I wondered why I didn’t feel more intruded upon. He had essentially gotten the scoop on me without asking my permission, but it wasn’t like it was against the law to ask around about a girl. Though, it could be a lot more than just that depending on his next words.
He must have known that, because he took a few moments to consider his words. Thankfully, only the butler had remained behind in the dining room to serve us.
By now, the sun had long set and a glittering sky framed the flowers and trees of the garden displayed outside the dining room window. There was a white and blue statue of something across the grass that I had been looking at throughout dinner, but I still couldn’t figure out what it exactly was.
“Would you like to move to somewhere more comfortable to sit?” he asked. “You said you liked the settee. And it has gotten chilly in here.”
Has it? But even as I thought that, I noticed my hands had gotten a little veiny and purple with cold.
“That sounds nice.”
“I’ll prepare some tea,” said the butler from behind, bowing, before I heard the click of the door.
I got up before Roman could reach my seat, probably to help me up like a proper gentleman, but my legs worked just fine, thank you, and my dress wasn’t anything to warrant the need for such courtesy. He seemed to wilt a little, but didn’t express any displeasure.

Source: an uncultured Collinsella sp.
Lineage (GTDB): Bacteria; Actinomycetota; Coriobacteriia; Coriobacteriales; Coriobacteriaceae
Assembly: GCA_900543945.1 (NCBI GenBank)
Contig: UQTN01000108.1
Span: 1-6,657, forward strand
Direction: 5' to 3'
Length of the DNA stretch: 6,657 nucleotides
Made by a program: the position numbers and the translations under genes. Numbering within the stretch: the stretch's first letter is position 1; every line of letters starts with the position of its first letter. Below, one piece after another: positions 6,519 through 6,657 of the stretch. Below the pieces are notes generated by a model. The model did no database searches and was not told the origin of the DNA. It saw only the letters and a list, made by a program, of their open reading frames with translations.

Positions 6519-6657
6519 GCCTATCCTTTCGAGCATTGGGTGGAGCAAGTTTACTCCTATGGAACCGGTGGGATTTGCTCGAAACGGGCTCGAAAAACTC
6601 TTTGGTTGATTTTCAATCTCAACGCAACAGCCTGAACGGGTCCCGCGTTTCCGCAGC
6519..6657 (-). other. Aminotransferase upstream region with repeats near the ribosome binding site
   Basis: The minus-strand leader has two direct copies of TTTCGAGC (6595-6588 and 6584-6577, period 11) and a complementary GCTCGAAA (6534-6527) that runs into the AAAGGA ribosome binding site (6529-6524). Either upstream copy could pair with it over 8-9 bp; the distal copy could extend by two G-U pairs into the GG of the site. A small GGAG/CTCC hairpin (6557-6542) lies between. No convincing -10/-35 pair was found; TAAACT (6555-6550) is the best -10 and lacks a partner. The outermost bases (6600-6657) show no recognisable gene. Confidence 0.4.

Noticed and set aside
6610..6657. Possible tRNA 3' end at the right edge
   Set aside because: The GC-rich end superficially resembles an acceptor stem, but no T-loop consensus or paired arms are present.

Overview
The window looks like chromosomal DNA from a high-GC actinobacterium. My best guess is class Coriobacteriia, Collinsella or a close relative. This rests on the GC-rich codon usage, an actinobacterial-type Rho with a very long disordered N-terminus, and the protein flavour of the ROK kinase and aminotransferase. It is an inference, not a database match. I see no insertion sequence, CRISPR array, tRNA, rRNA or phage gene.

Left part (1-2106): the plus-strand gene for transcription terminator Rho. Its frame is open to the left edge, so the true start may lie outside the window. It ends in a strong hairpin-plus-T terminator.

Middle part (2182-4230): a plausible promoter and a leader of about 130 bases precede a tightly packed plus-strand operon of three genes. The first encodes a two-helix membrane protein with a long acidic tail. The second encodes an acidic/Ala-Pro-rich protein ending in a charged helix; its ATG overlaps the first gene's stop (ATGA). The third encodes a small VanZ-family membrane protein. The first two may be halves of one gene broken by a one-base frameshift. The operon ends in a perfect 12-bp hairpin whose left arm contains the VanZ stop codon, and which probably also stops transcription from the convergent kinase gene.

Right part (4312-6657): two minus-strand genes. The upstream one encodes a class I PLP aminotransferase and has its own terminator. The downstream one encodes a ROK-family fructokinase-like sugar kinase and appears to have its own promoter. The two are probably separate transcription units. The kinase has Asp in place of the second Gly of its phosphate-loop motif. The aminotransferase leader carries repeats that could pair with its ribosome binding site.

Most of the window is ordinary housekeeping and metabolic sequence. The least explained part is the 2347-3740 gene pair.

“Don’t worry, I will answer your question. I just noticed your hands. I should have considered that before I got too carried away in our conversation. I apologize.”
“You do realize I’ve been living in a place for the last six months where a man is considered polite if he doesn’t grope me or ask me lewd questions, right?”
His pale face flushed. “Why would you—“
“So you realize I’m not going to notice you not rushing me to a warm place at the drop of a dime. That being said,” and I tried to express my friendliness towards him in my face, as I feared I had just insulted him. “I appreciate your thoughtfulness. Every bit of it. You’ve been very sweet, thank you.”
He looked away with a light cough into his fist, the flush spreading to his ears.
“To think you’ve managed to put up with such a place…” he muttered.
“It’s not so bad. The regulars help keep hands off me. I’m good friends with one in particular whose pretty mean and big looking, so most times just a look from him is enough to get people to leave me alone.” Most people, I thought dryly, as the bard cropped up in my head. I gave a light groan.
“Are you alright?” he suddenly asked, all gentile concern.
“Yeah. Just remembered something back home I’d rather forget. Someone who doesn’t get a hint.”
He said nothing, though his mouth thinned a bit.
Back in the cozy green sitting room, I settled back onto the couch and he onto the armchair. The fire was going just as strong as it had when we had left.
“In answer to your question,” he said, his tone taking on a new, softer quality. “I know you have no family to speak of, or, at least any that can be found. I know you were married once before, but that your husband left you for reasons we need not speak of, as you’ve told me yourself, and that you see your apprentice as an adopted son.” The corner of his mouth rose wryly. “Though he does not share your sentiments, though that was readily apparent in his letter.”